Bron: I love Scuba Diving, reading, watching movies, and hanging out with my family (via facetime) as both of my daughters live overseas.
Chami: I have three small children who take up a lot of my time. A few years back, my husband Rob went on a hiking trip in Kathmandu – I was wondering then, “what do I do?”. During the time he was away, I told myself, “I am going to start puzzling, baking, gardening, and cooking.”
When Rob came back from his three weeks away, he said, “What happened to you? You have old people’s hobbies!”. I also read a lot – both for work and for fun and enjoy puzzling as it helps me to turn my brain off.
Max: Music is a big part of my life. I love to make music – I play the guitar, harmonica, and accordion. Both my wife, Chris, and I are avid scuba-divers, which in turn led us to become scuba instructors! Malaysia is an excellent hub for going out to some incredible places for scuba diving.
I have started gardening quite a bit at home, and we have quite a troupe of dogs and cats living at our home too. Technology is clearly an area of interest – I love drones and photography.
Steve: I am one of the Varsity Fastpitch coaches. It is disappointing that our season got cut short because this year, we have the strongest team with some wonderful young ladies.
I also swim in the Panthers Master swim club twice a week. I do open water swimming whenever I can. My biggest swim was from Kapas Island on the east coast to Marang. The distance was 6.5 Km long – and I am pretty proud of myself for doing that.
I teach a university course for a Master’s leadership program for the University of Northern Iowa. I am also an instructor for ISTE and one of the ten people outside the US that teach and certify others. I also teach a cohort for other teachers here at ISKL.
6) Who or what inspires you?
Bron: Women who are trailblazers, who challenge the norms and expectations of others. Women like Joan Clarke – a Code Breaker & Cryptanalyst, Ruth Bader Ginsburg – a US Supreme Court Judge, Florence Nightingale – a Social Reformer & Statistician, and lastly Oprah Winfrey.
Chami: Everything inspires me. I am the kind of person who sees one thing and then connect it to something else. I prefer to look at things and see how that fits into my world.
Max: My wife, Chris, inspires me; she is the most empathetic person I have met in my life. I strive to show the empathy that she shows to people and animals. The school is lucky to have her – she is fantastic. I think besides my dad, my wife is the person I look up to and admire the most.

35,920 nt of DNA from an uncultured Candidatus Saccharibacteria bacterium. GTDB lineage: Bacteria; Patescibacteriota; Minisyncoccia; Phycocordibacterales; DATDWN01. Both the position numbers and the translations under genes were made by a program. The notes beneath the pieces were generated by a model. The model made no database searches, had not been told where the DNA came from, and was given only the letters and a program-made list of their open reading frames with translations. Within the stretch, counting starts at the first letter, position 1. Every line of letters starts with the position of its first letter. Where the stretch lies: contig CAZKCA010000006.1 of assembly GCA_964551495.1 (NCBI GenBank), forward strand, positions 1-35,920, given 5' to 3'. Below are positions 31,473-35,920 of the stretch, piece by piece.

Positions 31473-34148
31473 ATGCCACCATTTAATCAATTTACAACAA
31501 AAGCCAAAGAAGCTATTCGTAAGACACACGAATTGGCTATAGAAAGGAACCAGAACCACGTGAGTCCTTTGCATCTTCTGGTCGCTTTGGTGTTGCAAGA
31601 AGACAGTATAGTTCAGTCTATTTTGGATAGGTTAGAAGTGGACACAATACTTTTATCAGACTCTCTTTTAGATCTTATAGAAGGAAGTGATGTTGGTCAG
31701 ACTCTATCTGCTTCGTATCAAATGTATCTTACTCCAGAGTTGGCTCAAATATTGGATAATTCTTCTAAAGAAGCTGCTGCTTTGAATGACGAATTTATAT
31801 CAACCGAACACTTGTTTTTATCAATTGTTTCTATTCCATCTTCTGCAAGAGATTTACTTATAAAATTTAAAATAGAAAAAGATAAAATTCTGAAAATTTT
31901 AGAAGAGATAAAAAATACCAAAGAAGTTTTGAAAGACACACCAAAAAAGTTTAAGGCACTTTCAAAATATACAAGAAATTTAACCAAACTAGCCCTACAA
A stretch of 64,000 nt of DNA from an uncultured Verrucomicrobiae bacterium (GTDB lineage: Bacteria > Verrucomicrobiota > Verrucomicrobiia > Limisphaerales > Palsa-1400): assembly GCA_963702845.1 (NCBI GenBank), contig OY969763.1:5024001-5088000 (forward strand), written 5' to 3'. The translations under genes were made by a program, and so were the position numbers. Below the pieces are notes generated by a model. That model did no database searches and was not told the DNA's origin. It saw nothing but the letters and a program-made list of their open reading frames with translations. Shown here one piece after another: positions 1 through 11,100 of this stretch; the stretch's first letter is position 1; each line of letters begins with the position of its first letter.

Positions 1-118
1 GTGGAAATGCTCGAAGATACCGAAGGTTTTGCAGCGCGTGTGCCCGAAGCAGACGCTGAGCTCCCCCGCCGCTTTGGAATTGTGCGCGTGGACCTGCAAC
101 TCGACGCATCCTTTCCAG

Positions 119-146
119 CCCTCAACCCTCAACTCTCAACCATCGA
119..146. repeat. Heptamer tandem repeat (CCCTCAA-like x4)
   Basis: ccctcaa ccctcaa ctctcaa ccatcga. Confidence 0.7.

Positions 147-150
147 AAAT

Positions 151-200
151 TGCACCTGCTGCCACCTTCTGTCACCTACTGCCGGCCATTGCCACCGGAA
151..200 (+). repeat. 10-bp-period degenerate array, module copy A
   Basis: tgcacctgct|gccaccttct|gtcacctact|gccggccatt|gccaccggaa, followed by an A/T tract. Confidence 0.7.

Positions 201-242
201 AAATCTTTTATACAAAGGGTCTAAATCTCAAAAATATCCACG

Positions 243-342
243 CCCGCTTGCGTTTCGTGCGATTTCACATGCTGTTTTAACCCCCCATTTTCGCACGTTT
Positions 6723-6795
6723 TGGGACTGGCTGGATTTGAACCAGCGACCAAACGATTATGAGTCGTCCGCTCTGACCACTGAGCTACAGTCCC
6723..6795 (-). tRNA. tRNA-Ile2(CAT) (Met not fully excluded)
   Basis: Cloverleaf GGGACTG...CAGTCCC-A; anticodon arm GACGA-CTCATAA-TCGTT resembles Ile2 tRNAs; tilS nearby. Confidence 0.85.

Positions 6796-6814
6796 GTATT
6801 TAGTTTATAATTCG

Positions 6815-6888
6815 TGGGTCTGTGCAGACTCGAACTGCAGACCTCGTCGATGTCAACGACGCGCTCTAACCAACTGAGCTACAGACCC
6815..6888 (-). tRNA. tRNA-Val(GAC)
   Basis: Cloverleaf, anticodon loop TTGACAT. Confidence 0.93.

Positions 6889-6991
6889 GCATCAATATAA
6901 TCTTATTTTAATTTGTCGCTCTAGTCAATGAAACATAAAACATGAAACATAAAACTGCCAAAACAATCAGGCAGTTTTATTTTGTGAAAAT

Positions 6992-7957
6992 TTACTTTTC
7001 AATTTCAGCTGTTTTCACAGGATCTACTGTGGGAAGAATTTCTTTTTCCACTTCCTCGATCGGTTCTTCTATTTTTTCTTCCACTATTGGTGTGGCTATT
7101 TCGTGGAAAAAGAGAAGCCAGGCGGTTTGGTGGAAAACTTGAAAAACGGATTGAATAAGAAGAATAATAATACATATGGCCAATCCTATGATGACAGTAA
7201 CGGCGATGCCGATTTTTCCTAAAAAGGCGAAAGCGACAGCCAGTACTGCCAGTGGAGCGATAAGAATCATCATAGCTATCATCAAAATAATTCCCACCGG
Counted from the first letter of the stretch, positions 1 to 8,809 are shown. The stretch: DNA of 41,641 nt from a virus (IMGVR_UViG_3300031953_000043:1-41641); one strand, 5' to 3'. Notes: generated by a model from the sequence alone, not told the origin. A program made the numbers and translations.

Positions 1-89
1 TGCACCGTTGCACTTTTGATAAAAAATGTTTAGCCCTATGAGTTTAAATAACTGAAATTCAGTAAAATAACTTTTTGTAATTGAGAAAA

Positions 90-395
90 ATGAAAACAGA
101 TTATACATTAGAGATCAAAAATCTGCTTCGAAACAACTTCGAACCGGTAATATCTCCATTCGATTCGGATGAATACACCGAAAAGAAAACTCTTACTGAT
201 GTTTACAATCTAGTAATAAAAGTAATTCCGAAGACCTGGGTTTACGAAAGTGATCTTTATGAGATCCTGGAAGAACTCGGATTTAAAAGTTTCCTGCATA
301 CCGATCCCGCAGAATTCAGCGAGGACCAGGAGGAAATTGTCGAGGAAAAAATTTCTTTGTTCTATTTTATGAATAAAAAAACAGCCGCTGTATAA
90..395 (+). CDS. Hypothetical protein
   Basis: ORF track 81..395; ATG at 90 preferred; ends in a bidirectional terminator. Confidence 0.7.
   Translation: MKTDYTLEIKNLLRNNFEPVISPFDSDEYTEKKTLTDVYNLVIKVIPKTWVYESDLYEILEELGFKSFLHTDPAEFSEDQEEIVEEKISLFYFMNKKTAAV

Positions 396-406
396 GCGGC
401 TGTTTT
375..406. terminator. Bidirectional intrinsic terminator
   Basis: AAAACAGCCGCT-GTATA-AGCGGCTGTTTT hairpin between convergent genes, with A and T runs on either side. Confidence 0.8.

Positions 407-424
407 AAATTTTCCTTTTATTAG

Steve: What motivates me most is my kids. I want to provide them with the best life they can have. My wife feels the same way, and we do everything we can to make sure that we are giving them the best opportunities.
My wife inspires me, too – she is the yin to my yang! I have been able to keep my priorities straight thanks to her help and inspiration.
7) What does Be All You Are mean to you?
Bron: For me, it means that our Creative Innovation Team in MS can look at ways in which we can inspire students to become Makers, Creators, and Entrepreneurs. We want students to look within and realize that there are so many possibilities available for them.
Chami: To do the best that you can – it doesn’t matter where your bar or marker is. It’s not about how you are keeping up with everyone; it is about how much you have grown – it is about doing the best that you can even if it is less than the person next to you.
Max: Be all you are means striving to push your interests and abilities to their utmost. It means not being satisfied with being complacent in your learning and educating (as a teacher) but pushing the limits of your abilities constantly.
Steve: It means being your best self, whether that is academically or personally. Most mature adults are looking for self-improvement – and that is something we come onto later on in life, being our best selves. We can impart that message to kids even the youngest age – to be your best self physically and emotionally.